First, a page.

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Costs budgeting: Love it? Hate it? Or is it time you changed your mind?

At the Costs Law Report Conference 2016 in London last week, Stuart-Smith J gave the key note speech, in which he revealed that when listing a case management and costs management hearing, he allows 10 minutes to accommodate the costs budgeting part of a costs and case management conference (CCMC).

It is certainly right that the days where the court was prepared to allow the parties to take up more than an hour of court time arguing about costs budgets are gone. Conducting the equivalent of a mini detailed assessment in every cost managed case was never going to be workable.

But 10 minutes?

Given how important the costs management decisions are to the parties, and where the sums in issue may be very important, this is surely concerning (even given the new Precedent R budget discussions report required by CPR 3.13(2)). With such minimal court time available, there are likely to be some difficult results on the horizon for litigants. This is all the more of a risk in circumstances where:

  • Parties find themselves (in many cases in any event) pretty much stuck with the figure in the costs budget.
  • Those  that are carrying out the costs budgeting exercise may never have conducted the type of litigation that they are budgeting, and may not have been in practice for very many years. This was clearly something very much on the mind of Stuart-Smith J in the key note speech, when he quipped that he did not consider that anyone who had been out of practice for more than two years ought to be assessing the quantum of costs.
  • Those that are carrying out the costs budgeting exercise do not have any independent audits of cases against which they can judge a particular budget. All they will have are the budgets of the parties in the case, and any knowledge they have from previous budgeting exercises or their own practice. This makes the exercise somewhat hit and miss.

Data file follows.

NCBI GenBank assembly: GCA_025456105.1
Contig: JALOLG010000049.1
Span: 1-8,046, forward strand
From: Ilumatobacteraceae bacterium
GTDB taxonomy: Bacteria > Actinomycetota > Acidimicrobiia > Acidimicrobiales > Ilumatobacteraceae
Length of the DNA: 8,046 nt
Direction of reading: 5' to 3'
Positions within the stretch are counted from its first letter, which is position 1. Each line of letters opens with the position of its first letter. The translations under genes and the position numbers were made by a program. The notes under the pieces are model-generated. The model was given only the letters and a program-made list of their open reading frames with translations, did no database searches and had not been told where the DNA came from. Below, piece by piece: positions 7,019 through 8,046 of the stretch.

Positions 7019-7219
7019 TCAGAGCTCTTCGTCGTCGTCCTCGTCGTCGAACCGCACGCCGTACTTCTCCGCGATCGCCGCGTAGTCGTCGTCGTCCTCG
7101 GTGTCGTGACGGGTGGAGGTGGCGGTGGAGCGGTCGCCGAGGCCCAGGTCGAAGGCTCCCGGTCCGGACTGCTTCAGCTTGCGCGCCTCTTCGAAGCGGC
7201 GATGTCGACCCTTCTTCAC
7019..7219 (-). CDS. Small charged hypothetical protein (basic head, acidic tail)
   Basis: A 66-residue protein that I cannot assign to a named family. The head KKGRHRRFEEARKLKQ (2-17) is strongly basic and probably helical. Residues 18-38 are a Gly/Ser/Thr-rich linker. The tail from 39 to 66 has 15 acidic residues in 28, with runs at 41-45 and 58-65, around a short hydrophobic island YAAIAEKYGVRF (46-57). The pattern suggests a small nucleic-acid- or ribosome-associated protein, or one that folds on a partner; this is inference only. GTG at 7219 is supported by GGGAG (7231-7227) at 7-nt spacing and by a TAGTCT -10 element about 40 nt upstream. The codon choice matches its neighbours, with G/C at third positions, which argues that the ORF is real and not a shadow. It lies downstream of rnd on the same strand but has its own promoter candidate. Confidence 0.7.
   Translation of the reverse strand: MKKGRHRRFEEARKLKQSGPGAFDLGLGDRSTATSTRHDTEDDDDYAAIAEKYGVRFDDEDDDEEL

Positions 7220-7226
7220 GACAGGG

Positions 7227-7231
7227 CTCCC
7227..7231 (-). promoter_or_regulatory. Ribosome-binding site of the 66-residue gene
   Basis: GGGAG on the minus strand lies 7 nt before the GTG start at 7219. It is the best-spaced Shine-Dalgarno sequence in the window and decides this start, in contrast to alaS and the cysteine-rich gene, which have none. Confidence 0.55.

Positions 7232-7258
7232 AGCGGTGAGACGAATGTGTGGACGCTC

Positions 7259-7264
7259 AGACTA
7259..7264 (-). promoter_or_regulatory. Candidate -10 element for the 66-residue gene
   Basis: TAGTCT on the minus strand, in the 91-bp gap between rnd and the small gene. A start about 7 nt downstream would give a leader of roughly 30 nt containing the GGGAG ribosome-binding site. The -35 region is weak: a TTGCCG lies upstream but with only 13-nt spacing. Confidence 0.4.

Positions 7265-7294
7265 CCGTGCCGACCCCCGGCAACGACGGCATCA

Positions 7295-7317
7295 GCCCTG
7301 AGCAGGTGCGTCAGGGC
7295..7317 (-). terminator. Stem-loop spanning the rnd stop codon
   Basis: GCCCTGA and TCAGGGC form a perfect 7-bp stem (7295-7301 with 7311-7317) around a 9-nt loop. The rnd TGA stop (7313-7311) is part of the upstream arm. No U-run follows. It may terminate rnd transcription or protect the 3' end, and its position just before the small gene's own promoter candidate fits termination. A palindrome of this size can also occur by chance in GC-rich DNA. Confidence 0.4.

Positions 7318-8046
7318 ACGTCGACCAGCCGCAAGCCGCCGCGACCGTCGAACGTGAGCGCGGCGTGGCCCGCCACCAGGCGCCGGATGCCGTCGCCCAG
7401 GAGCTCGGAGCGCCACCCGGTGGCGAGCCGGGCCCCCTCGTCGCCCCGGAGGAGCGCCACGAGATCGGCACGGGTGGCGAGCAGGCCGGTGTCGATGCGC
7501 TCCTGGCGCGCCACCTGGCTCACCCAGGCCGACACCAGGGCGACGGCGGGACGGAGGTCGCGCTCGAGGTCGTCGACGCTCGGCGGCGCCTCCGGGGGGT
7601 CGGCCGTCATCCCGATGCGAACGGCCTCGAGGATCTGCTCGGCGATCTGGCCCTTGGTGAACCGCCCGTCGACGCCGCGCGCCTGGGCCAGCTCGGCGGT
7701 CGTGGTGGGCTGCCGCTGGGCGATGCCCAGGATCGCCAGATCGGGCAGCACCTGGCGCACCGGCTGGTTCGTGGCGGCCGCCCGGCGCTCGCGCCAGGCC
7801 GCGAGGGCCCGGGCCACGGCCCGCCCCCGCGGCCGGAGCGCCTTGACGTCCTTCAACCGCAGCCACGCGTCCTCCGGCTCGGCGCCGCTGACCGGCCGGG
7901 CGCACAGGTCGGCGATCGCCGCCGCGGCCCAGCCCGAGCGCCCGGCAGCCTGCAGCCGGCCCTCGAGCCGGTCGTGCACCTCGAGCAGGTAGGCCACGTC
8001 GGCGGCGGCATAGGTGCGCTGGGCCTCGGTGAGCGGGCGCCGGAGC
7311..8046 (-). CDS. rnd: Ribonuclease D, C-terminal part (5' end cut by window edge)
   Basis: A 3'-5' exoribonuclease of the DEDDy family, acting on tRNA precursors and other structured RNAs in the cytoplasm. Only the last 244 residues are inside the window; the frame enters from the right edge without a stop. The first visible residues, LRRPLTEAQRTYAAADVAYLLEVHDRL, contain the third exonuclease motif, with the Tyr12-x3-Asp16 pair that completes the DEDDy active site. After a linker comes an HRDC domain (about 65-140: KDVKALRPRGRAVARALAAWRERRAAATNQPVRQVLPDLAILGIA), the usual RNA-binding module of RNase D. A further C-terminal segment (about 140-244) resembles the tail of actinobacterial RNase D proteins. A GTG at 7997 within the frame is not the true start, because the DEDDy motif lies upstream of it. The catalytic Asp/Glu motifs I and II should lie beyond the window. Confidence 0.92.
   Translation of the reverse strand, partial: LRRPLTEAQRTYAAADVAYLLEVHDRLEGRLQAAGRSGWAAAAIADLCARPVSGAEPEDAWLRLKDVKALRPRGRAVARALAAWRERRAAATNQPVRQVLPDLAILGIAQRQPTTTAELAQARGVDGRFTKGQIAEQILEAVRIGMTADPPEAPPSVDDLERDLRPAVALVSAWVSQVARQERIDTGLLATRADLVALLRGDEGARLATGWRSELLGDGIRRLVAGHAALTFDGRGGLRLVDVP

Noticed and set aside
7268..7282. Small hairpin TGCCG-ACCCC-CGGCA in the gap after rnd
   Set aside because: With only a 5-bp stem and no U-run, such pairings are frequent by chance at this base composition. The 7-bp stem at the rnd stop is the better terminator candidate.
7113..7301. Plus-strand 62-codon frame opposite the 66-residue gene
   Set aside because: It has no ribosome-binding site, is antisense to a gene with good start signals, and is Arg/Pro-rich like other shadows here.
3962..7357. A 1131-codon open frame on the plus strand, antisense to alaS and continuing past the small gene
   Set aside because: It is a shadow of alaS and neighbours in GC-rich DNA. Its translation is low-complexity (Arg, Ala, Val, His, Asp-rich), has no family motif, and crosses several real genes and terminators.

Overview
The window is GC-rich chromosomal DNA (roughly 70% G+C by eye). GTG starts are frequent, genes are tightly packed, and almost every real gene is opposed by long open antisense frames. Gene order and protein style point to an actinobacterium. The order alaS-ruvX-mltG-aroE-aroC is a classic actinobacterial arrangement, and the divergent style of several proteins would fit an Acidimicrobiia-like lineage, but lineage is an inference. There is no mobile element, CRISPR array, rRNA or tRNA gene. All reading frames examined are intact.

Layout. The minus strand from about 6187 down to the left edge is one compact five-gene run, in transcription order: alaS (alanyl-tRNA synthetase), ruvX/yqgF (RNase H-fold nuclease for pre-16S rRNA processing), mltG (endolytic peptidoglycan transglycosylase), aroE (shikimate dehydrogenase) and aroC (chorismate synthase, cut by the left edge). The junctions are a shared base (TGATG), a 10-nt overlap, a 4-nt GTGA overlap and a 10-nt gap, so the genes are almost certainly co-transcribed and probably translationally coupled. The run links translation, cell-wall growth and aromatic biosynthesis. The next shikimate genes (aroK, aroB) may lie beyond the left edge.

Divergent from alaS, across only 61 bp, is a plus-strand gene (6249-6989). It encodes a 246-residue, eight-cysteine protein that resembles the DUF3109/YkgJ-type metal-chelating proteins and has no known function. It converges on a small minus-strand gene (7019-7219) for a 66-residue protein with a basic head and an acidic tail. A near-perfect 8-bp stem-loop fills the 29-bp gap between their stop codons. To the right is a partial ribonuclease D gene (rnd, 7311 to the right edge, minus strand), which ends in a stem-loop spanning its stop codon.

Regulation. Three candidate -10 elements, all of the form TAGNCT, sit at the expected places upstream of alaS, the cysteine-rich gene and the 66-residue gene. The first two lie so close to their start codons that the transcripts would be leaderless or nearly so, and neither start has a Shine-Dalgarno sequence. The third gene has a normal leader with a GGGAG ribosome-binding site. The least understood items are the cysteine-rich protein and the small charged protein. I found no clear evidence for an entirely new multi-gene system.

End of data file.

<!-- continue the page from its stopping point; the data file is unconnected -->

• Following the case of Sarpd Oil International Ltd v Addax Energy SA & another, the parties may well have to raise any concerns they have about incurred costs. (The practical implications of this judgment should not be overstated, because in reality, all this has led practitioners to do is to include a recital in the order that the incurred costs are not agreed, reserving their right to challenge them at a later date.)

So far, so worrying, in particular for those parties who hope to recover their costs from the other side.

But should the spate of decisions, in which the new test of proportionality has led to the courts substantially reducing the receiving party’s costs, change our suspicion about costs budgeting?

BNM v MGN is a case in point. This was a case where the claimant recovered £20,000 in damages together with an order that the defendant should pay the costs. The claimant put in a claim for costs for the sum of £241,817, which came before the Senior Courts Costs Office (SCCO) for a detailed assessment. Master Gordon-Saker carried out a line-by-line assessment (to consider whether the costs had been reasonably incurred and were reasonable in amount) and came to a figure of £167,389.45. However, he concluded that this figure remained disproportionate and reduced it to £83,964.80. Thus the claimant, who had succeeded, recovered a little over one third of its costs from the losing defendant. The case is going to appeal before a High Court judge later this autumn.

Whilst the courts are committed to reducing the cost of litigation so as to increase access to justice, there is no doubt that, at the moment, there is uncertainty as to what the courts will consider to be a proportionate spend on any given piece of litigation. Simply because costs are reasonably incurred and reasonable in amount is not enough.

This makes it very difficult for lawyers to:

  • Advise clients as to their costs exposure, even in the event that they win (gone are the days when one could simply say that a client could expect to recover between 70 and 80% of the costs from the other side).
  • Strike the right balance between doing their best for a client and running up costs that will not be recovered from the other side.

Unless of course your case is costs budgeted. A costs budget is the court’s assessment as to what the proportionate spend on your piece of litigation is, and there must be good reason to depart from it on detailed assessment.

So is it time to shelve our doubts and concerns about costs budgeting, and embrace it in the name of certainty? At least the lawyers will know in advance of spending any future sums what the recoverable costs will be.

39 Essex Chambers Katharine Scott

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